• March 12th 2012 @ 1:14pm
          Ian Whitchurch said | March 12th 2012 @ 1:14pm | ! Report

          As opposed to taking Chris Sandow from Cherbourg and moving him to the Gold Coast ? Oh. Wait.

          • March 12th 2012 @ 3:15pm
            mike from tari said | March 12th 2012 @ 3:15pm | ! Report

            Just one thing on Chris Sandow to set you straight, he was already playing under 14’s, 15’s & 16’s, then colts for 1/2 a season, the Q.cup for Souths in Brisbane before he went to the Titans, so he did not go from Cherbourg to Titans. I know a few kids who were signed at 16 by the roosters, the eeels & taken to Sydney & most of them came back to Redcliffe because they were not looked after very well by the NRL clubs, so dont just have a go at the AFL taking kids in the draft ( I’m not an AFL fan), the Broncos used to sign up the kids and put them in the colts comp with one of the clubs, then decided that it was best to sign them & let them stay with their club in Brisbane, this has strengthened the colts comp by evening out the teams.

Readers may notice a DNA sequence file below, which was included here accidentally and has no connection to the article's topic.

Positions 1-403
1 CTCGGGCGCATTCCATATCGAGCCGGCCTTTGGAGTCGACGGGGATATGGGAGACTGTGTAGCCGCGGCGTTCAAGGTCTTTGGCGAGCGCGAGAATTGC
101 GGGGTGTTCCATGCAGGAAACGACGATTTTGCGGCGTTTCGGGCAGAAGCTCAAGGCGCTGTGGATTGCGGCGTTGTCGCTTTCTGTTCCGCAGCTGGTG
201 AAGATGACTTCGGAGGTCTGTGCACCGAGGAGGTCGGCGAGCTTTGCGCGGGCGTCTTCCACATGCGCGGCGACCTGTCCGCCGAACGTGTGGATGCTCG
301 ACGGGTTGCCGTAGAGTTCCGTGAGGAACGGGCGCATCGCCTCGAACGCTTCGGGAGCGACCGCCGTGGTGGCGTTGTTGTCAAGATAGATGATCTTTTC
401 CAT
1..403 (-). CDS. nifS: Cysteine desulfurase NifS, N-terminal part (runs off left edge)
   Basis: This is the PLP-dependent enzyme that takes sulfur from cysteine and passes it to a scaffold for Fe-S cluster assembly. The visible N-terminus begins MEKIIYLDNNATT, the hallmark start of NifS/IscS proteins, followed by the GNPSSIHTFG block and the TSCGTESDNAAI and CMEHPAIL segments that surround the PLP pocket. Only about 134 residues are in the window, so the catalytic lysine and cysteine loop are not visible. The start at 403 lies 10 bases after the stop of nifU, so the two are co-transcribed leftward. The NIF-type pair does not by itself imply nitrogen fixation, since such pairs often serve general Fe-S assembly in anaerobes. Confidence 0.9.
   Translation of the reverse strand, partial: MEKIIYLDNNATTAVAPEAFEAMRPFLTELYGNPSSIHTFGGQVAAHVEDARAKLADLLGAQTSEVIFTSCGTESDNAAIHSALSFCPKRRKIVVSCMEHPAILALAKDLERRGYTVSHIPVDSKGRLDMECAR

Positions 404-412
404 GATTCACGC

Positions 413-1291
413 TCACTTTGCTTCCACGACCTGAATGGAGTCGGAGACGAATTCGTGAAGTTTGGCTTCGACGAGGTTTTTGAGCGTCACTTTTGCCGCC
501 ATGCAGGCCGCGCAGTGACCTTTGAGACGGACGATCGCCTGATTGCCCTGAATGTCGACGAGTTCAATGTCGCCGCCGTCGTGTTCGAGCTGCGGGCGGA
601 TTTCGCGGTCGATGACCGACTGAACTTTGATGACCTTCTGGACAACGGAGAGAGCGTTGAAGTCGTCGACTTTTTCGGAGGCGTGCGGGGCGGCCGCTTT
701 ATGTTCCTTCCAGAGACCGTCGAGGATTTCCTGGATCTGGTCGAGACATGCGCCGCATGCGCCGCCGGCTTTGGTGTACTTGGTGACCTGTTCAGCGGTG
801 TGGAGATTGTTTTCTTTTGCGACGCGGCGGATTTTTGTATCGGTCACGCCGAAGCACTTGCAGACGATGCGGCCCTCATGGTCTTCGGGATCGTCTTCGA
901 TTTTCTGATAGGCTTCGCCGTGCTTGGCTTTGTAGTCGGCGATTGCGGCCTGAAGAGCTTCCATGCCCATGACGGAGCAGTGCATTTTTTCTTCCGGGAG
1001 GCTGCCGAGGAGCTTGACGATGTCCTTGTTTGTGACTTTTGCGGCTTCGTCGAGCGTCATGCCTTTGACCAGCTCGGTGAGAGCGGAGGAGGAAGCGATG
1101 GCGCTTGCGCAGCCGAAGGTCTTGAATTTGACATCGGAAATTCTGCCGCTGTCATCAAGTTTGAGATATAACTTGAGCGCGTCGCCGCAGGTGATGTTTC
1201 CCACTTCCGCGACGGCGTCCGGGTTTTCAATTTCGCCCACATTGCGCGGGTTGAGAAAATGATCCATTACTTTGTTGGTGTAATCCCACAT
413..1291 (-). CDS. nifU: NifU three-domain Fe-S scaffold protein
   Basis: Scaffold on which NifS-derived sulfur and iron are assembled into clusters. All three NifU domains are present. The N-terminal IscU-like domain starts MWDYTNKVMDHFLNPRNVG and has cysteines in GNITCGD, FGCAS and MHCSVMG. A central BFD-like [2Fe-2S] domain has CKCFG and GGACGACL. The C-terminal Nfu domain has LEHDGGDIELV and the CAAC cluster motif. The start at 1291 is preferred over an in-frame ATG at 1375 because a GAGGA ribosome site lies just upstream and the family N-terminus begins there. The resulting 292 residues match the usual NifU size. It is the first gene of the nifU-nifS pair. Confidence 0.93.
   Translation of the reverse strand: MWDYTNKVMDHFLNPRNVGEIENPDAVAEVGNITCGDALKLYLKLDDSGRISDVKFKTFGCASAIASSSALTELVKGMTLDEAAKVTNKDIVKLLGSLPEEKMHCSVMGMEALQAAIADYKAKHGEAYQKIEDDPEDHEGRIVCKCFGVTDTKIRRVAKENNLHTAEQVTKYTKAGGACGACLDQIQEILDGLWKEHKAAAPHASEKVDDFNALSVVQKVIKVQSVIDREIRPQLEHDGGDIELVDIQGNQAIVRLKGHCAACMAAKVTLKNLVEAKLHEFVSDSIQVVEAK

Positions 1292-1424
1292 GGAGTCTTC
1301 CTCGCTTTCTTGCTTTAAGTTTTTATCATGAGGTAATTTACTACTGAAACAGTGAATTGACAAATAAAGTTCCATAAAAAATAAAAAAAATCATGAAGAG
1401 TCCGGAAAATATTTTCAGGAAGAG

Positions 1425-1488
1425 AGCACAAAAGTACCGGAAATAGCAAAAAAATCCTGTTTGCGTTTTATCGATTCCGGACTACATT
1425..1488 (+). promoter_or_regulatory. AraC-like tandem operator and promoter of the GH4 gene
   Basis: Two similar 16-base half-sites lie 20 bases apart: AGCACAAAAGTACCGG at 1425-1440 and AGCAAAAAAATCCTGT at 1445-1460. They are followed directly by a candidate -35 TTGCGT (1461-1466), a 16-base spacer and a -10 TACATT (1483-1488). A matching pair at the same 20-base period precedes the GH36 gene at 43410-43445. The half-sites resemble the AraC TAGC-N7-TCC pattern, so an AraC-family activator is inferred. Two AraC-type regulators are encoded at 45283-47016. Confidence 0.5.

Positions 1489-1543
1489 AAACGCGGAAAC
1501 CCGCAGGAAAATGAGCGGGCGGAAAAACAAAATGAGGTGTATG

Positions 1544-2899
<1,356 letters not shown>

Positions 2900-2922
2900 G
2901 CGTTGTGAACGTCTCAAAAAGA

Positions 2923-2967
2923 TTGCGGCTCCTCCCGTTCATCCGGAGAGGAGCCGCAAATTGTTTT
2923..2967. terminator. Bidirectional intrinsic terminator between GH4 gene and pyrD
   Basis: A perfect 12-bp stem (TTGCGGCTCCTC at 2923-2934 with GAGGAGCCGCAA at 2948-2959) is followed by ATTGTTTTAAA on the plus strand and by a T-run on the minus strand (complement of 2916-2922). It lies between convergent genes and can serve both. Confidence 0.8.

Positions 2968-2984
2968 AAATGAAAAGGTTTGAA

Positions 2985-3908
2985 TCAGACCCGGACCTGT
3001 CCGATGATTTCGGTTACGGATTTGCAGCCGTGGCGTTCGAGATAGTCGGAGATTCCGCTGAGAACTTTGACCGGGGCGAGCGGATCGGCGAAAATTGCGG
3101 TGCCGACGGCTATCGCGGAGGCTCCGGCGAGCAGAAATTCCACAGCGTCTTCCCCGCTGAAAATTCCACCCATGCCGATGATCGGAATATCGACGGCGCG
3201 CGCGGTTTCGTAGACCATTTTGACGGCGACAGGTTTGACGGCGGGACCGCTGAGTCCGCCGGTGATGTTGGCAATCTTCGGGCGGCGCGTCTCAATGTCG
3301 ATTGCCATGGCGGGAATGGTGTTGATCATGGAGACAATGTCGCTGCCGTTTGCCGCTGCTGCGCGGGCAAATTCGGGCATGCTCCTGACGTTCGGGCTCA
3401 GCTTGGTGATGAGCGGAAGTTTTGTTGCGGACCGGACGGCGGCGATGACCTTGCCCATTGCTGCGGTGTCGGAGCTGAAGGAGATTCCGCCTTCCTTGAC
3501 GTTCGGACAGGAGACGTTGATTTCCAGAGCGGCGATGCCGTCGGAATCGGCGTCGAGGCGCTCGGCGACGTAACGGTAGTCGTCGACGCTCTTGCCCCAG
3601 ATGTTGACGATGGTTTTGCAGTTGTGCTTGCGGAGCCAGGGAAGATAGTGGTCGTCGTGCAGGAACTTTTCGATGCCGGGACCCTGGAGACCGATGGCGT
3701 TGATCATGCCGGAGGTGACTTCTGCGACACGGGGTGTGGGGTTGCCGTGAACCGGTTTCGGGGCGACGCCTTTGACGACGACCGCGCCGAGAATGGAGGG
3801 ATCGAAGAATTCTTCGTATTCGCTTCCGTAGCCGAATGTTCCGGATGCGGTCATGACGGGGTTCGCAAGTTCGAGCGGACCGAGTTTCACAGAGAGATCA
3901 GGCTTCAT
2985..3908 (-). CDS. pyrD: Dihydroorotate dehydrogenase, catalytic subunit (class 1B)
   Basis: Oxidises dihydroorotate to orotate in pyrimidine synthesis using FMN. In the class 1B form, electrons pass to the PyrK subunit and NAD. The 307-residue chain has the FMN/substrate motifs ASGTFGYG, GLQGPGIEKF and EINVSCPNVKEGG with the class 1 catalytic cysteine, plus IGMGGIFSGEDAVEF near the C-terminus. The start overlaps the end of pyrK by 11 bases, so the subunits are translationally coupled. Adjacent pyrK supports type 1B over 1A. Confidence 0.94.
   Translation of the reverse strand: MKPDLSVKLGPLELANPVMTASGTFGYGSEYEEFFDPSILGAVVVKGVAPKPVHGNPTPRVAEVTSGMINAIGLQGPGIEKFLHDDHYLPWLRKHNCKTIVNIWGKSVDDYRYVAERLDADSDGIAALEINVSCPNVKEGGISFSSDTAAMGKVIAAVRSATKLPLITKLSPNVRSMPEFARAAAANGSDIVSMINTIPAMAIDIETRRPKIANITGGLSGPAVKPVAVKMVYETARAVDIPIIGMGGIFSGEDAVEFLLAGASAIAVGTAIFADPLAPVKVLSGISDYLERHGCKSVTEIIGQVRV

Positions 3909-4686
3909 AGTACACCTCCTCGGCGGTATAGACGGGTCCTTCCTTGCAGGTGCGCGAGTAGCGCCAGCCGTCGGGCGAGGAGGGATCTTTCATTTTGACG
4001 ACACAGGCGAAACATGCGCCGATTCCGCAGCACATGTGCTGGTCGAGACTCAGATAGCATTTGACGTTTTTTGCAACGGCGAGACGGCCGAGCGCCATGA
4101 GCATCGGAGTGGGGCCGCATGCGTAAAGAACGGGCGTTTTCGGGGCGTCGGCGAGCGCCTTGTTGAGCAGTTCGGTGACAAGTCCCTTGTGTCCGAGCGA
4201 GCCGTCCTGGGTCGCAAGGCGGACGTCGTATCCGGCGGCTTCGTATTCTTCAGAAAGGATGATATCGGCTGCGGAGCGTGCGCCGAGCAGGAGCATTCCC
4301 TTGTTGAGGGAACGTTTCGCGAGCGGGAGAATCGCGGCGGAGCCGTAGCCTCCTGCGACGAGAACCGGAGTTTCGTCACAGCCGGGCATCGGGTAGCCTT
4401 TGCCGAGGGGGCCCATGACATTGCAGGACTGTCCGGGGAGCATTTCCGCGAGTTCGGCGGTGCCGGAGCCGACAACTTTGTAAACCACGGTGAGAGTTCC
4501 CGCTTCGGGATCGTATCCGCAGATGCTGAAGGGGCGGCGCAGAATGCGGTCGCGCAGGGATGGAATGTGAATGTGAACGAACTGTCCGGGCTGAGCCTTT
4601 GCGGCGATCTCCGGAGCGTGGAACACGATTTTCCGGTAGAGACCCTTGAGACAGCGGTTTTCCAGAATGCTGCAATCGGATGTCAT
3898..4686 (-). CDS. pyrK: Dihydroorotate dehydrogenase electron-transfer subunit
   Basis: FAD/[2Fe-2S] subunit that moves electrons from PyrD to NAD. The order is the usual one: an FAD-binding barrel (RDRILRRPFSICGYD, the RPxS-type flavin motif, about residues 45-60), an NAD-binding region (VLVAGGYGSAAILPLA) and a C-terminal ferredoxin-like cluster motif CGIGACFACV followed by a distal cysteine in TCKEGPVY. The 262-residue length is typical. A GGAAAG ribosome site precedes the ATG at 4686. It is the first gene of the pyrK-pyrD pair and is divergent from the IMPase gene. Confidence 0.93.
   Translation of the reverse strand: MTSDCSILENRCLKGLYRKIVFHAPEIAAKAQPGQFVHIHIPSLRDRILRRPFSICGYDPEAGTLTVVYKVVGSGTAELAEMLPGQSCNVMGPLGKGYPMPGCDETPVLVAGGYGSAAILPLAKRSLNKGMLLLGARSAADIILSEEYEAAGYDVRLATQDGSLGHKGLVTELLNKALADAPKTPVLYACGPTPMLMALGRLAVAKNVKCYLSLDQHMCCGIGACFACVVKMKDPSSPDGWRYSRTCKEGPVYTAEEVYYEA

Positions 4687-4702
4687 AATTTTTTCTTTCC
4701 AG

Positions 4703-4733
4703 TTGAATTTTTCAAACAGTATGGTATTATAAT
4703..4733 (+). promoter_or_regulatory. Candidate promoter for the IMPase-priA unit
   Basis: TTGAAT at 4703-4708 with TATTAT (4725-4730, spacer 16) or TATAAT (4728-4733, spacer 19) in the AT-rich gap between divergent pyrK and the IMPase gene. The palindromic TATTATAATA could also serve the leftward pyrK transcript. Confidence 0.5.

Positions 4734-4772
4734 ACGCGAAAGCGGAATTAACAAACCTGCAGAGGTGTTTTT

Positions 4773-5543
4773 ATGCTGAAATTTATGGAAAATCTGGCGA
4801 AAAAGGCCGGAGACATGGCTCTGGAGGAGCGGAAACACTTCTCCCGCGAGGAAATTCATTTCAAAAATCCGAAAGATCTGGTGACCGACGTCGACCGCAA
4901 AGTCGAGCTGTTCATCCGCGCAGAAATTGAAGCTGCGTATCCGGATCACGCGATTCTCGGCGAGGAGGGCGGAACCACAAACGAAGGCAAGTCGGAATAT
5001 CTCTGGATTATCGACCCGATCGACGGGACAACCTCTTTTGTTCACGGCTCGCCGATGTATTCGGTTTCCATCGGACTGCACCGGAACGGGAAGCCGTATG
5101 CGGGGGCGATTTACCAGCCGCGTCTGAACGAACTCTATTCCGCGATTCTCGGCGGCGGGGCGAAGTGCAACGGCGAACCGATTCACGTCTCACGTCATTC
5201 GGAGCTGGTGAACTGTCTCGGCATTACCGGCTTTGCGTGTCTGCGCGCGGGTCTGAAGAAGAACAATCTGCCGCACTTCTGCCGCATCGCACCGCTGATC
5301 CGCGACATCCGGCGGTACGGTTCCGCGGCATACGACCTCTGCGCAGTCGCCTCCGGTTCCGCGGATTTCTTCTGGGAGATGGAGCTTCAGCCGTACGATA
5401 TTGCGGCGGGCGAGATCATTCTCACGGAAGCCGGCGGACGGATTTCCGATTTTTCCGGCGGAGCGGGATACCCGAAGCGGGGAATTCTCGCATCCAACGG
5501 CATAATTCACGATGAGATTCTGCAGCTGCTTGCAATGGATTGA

• March 12th 2012 @ 3:30pm
              Ian Whitchurch said | March 12th 2012 @ 3:30pm | ! Report


              Yeah, it is a bit more complex than just going from Cherbourg to the Gold Coast – but he was just one example of a player who didnt develop because the structures werent in place.

              With a national draft, you *have* to develop those structures, as you arent getting those picks back if they go back to Redcliffe.

              With the way the NRL goes, you’re out a not very expensive youth contract, so you can get away with being soft, lazy and stupid – so thats what happens.

    • March 12th 2012 @ 8:58am
      Paul said | March 12th 2012 @ 8:58am | ! Report